In celebration of Black History Month, NYLON is running a spotlight series called UNAPOLOGETIC. Every day, we’ll celebrate different aspects of black culture through profiles, interviews, roundtables, reviews, videos, and op-eds. #Blacklivesmatter and we hold that truth to be self-evident.
Corey Wash is one of a handful of models that are getting a lot of buzz right now. Though she's been working in the industry since she was 15 years old, her interest in fashion started developing when she was a child. The 23-year-old was born and raised in Baltimore, Maryland, where she competed in pageants and fashion shows. After graduating high school in 2011, Wash relocated to Brooklyn, New York, so she could further her career. However, she wound up being really turned off by the industry's standards.
"Sometimes I don't like being just a prop. I like modeling when I can like style myself and talk about issues and things I like to talk about," she says. "It's cool working and collaborating with people who you support and whose vision you also agree with."
Wash has recently moved to Los Angeles with her boyfriend, Melo-X, and is living the bicoastal life. She is a talented artist whose cartoon character Willoughby is a non-gendered stand-in for Wash herself, yes, but also the audience at large. She also recently made her directorial debut with Bibi Bourley's music video for "Ballin'."
"Here I am, working for myself full-time. It's just all about the route you take and how you use that to your advantage," she says. "You could go to school and graduate with a degree and really use that to your advantage, or you can't or you won't. It's all up to you, what you want to do."
Learn more about this dynamic creator in the interview, below.
What has your experience been like in terms of casting and booking modeling jobs?
When I [first] went to these agencies and tried to audition, either I wasn't tall enough or small enough or I had too many tattoos or my appearance was just a little weird. And then I would get street casts, and I ended up doing stuff for Reebok and Adidas and all of the other big names and then it's like, "Oh, now these guys want to cast me." But they didn't want to sign me. So it's just funny how they do it. Like, they want the look—that street, that cool downtown artist, artsy look—but they don't want to sign you. It's crazy, but it's bittersweet. There are ups and downs to that whole industry, but I think that's why I started my approach toward visual art and being able to control and create what I wanted to create.
What motivated you to follow your passions?
I think it's being ready for independence. I was just so ready to just move out of my mom's house and do my own thing and not have to listen to any rules. I didn't grow up in a super-strict home, but my mom did have rules and she did have boundaries, as any parent would. I did apply to college and I got accepted into a few schools. But those tuitions really just terrified me. I was like, "Man, let me think about this." And then I just started going to New York, like over this summer, I would take the bus up. And I just fell in love with the city, and I was just like, "Oh my god, I have to move here." I was also into photography, not only modeling. Also, photography helped me find my apartment. I was doing a photo shoot on a rooftop, and then that rooftop ended up becoming my rooftop. I was like, "Mom, I'm moving to New York in a month."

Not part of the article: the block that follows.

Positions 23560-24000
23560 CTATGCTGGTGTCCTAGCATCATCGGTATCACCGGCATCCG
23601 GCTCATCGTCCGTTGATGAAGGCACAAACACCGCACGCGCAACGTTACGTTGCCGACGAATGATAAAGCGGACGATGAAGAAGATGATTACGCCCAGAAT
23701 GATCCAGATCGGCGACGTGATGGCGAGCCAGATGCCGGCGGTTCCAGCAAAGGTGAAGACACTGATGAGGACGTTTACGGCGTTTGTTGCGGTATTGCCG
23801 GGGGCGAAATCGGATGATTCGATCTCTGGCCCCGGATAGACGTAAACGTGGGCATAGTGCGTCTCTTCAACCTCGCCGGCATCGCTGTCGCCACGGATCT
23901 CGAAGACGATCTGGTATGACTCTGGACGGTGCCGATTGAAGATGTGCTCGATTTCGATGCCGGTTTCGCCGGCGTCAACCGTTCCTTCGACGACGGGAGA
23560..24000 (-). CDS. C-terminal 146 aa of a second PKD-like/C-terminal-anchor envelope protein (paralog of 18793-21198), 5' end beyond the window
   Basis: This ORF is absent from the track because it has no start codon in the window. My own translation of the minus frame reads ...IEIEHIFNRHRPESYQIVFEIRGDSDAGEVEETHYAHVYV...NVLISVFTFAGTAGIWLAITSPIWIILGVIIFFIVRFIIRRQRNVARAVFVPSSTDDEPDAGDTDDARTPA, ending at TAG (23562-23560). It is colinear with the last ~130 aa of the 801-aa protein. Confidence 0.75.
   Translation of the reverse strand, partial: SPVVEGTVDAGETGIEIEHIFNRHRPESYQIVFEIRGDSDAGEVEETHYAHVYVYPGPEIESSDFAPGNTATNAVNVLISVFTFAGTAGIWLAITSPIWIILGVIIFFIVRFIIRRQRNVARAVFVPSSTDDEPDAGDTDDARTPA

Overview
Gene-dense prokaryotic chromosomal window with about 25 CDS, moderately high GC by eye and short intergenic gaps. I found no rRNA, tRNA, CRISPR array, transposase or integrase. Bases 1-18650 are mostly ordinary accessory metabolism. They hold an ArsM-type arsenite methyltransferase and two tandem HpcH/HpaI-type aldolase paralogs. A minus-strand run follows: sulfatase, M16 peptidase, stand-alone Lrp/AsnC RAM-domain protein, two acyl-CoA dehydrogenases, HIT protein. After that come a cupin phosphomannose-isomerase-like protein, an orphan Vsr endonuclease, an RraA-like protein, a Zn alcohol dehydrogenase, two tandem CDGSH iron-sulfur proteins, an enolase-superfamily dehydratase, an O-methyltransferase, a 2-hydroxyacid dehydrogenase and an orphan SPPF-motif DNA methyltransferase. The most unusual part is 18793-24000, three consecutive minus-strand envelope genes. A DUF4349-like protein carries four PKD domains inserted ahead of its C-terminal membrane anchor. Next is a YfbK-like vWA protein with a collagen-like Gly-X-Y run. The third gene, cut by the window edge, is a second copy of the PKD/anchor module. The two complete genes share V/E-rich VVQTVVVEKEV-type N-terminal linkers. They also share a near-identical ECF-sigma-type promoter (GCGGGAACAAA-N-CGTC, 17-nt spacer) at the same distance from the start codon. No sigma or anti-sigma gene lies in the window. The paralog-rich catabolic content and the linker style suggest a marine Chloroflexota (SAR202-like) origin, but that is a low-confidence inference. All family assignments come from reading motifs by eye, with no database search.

When you first started developing an interest in the visual arts? How did the Willoughby drawings come about?
I want to say it was around like 2012, maybe like a year after I moved to Brooklyn. There was a lot of ups and downs with the whole modeling thing. I really wanted to express that frustration another way, through another medium. One day, I was just like, "I'm going to buy some canvases and an easel and some paint and just smoke and paint." I just ended up doing it more and more every day, and sometimes I wouldn't have money to buy canvas so I would find something like a piece of wood or some cardboard or a lamp on the street and I'd paint that. I just developed my interest in it, and for a while, maybe for the first two and a half years, I was really just painting and doing these large abstract paintings. I would paint on tables and chairs and anything that was around. I hadn't really developed a signature style yet.
Around 2015 is when Willoughby kind of came about. I was staying at a friend's apartment and we were hosting an event for a brand that we had launched. I was just drawing and doodling everything. Willoughby came about because I started putting little characters in place and I just did it more and more. I just kind of made it a thing where I would just draw a bunch of doodles every day, and that's kind of how Willoughby came about.
One thing I love is that Willoughby is genderless, and I think that's a nice way for anyone to be able to connect to this character. Was that intentional?
I would like to say it was very accidental, but everything happens for a reason, and I feel like I connect with everyone. I have a certain level of understanding for all human beings and I want Willoughby to be that voice and to be that person that can talk to everyone on every type of level. I don't want people coming to me about gender and me only speaking to one gender. I want to speak to everybody. Willoughby is everybody. Willoughby speaks for everybody. Some days Willoughby is black, some days Willoughby is white, some days he speaks to different audiences. But the main message is love and that we're all humans.